MC and analytical CT-based dose calculations are shown in figures 2--33 for cranial and extra-cranial (para-spinal) tumour indications treated at the Francis H. Burr Proton Therapy Centre at MGH. In these examples individual portals are displayed, though entire treatments may consist of multi-field irradiation which at MGH is typically split into groups of 2 portals delivered on a given treatment day, i.e., 2 fields per fraction. The MC particle transport was performed in CTs of 512 × 512 transaxial pixels for a number of slices varying between 69 and 111 (case dependent). Corresponding CT dimensions ranged from 0.5 to 1 mm transaxial pixel size for a fixed slice thickness of 2.5 mm. For scoring, a transaxial grouping of 4 neighbouring voxels was applied to the CT grid in all cases but one for comparison. A total number of 8 to 15 million primary particles were sampled from the initial phase-space and transported in 4 to 10 independent FLUKA runs requiring 9 to 42 hours Central Processing Unit time on a Linux cluster described elsewhere (Paganetti et al 2004). The results were rescaled to the dose prescription using a factor of about (1-6)·103, given by the ratio between prescribed and calculated dose to water at isocentre. This factor was deduced from an additional MC simulation of the same treatment field (i.e., phase-space) in water (Parodi et al 2007b). The treatment planning dose calculation was performed on the same resolution of the CT grid but reported on a “planning CT grid” of 2 to 4 mm transaxial pixel and 2.5 mm slice thickness (dependent on the treatment planner’s choice). The relative dose output of the TP system was normalised to the prescription dose in a point selected by the treatment planner within a homogeneous region inside the target volume.

Figure 2
MC calculated dose deposition (left) against the planned treatment (right). The top raw shows a posterior-anterior field delivering 0.9 GyE to a pituitary adenoma (where GyE stands for 60Co equivalent dose, i.e., for protons 1 GyE = 1.1 Gy). The bottom ...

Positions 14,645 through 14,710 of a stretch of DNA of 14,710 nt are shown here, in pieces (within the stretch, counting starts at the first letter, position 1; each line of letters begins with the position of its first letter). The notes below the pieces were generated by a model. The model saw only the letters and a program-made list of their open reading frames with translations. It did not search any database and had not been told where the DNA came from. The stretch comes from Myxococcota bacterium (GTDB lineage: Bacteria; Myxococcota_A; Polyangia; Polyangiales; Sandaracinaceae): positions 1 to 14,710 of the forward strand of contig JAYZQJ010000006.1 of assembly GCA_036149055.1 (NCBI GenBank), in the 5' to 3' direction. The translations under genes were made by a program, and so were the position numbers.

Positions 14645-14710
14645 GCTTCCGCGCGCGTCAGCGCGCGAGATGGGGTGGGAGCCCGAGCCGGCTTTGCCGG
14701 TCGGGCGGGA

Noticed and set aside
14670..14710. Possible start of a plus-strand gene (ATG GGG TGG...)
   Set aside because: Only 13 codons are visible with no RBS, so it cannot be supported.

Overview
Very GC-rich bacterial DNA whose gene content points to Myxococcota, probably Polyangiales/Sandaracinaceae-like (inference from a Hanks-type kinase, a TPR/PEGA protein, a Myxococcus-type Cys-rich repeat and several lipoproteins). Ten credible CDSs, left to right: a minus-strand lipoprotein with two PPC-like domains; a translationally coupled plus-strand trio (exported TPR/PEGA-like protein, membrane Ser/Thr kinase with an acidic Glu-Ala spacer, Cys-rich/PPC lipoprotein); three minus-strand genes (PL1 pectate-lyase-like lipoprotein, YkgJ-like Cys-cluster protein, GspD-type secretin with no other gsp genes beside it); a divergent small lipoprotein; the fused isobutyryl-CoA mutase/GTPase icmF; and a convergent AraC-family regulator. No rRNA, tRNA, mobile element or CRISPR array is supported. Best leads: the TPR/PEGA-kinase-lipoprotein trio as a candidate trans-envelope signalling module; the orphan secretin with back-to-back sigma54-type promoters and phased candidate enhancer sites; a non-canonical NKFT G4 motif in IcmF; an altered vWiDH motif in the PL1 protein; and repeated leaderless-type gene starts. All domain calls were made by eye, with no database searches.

Figure 3
MC calculated dose deposition (left) against the planned treatment (right). The top raw shows a posterior-anterior field delivering 2 GyE to a primitive neuroectodermal tumor. In this example no transaxial grouping was used (cf. text). The bottom raw ...

In general, the shapes of the calculated MC and TP dose distributions are found in good agreement with each others. Exceptions occur in cases more sensitive to the limitations of analytical dose calculations, similar to the findings of (Jiang and Paganetti 2004). These include e.g. regions of low/high density interfaces like air cavities, where dose deposition is however of no clinical significance. An example is given by the posterior-anterior field stopping at the anterior clinoid in figure 2, top. Some MC calculations exhibit stripe structures in the low dose entrance channel (e.g., figure 2, bottom) due to statistics. The effect is however less pronounced and “smeared out” by lateral scattering in the distal high dose region.

In the aim of PET applications, the quantities of main interest are the distal dose fall-off and the lateral field dimension, which influence the accuracy of range and field position verification, respectively. Examples of depth and lateral dose profiles traversing highly inhomogeneous tissue are shown in figure 4 for the lateral cranial field of figure 2, bottom, and the posterior-anterior field of figure 3, top. The positions of the MC and TP calculated distal (80% and 50%) and lateral (50%) dose fall-offs agree within 1mm, consistently with the analysis reported in (Parodi et al 2007b).

Figure 4
Comparison between MC (solid line) and TP (dotted line) calculated depth dose deposition (top) and lateral field dimension (bottom) for the lateral cranial field of figure 2, bottom (left panel) and the posterior-anterior field of figure 3, top (right ...